Last Saturday, we went to the Rijksmuseum. We were supposed to see the All Rembrandts exhibit but somehow I landed in the Asian Pavilion. I've never been there before, never even knew the Rijksmuseum had an Asian art collection. There's some pretty spectacular stuff to see: a lohan, two temple guardians, a gorgeous Japanese screen, and much much more.
Like the work depicted above. It's called "Hecomi Study - Green Remains, Apeldoorn, the Netherlands". Taniguchi Ken'ichiro made it in 2016 out of compressed PVC, hinges, and steel. He defines hecomi as
"cracks and splits on walls and grounds, wear and tear, and surface layers peeling off the weathered surface; all kinds of decaying effects that appear on various surfaces."
This hecomi is derived from an aerial photo of Apeldoorn with the green parts excised.
It seemed like a fitting introduction to this week's blog post. It's my editorial, as performed on Sunday, at the Mass issue of VERSO. My theme was formulae, and though Taniguchi uses nature to guide his knife, his work looks pretty mathematical to me. For those of you who couldn't make it to VERSO or anyone who wants to read what I said, here it is: Mass: Formulae.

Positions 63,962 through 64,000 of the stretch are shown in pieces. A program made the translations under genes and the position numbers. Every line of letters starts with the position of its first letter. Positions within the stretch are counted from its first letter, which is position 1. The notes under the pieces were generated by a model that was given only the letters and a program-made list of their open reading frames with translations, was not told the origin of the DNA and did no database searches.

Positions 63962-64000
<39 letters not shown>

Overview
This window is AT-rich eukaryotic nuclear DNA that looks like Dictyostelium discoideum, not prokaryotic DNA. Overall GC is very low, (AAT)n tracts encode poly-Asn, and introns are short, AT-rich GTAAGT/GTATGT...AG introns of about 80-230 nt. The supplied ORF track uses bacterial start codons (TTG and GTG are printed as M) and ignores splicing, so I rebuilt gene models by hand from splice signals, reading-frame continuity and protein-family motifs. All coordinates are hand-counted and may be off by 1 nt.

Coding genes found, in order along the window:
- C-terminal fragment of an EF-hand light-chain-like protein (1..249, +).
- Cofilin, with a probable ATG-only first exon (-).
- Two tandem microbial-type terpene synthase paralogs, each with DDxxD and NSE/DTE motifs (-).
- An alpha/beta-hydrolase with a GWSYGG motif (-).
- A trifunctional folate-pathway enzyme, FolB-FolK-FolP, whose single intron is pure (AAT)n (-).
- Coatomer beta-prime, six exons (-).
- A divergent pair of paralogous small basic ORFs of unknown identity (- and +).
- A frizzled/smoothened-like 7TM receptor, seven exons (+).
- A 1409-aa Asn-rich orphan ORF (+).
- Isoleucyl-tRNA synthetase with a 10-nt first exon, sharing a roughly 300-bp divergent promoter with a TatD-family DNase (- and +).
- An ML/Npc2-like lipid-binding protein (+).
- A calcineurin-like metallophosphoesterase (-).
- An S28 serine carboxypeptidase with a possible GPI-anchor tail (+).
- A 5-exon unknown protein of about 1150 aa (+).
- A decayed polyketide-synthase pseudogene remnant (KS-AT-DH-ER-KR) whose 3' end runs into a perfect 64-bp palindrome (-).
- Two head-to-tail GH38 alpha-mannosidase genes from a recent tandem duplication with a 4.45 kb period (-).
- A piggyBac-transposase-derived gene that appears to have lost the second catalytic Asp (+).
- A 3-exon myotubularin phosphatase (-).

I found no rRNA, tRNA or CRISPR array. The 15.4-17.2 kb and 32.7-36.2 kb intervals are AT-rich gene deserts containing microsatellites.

Having just put the VERSO event to bed, I now have another one looming ahead. Me, Asian?! is a series of lectures hosted by Leiden University College intended to bring together the Asian diaspora resident in the Netherlands. So far, they've addressed the practice of mindfulness from East to West and Asian representation in popular culture (Crazy Rich Asians, anyone?).
My panel is subtitled "Writing Asia in the 21st Century". The other panelists are pretty amazing: Gustaaf Peek (Dutch screenwriter and author), Huan Hsu (author of The Porcelain Thief), and Naema Tahir (Dutch-British-Pakistani author). We'll be on stage in The Hague on Wednesday, 24 April from 7-9pm. Wanna come along? You can find all the details here.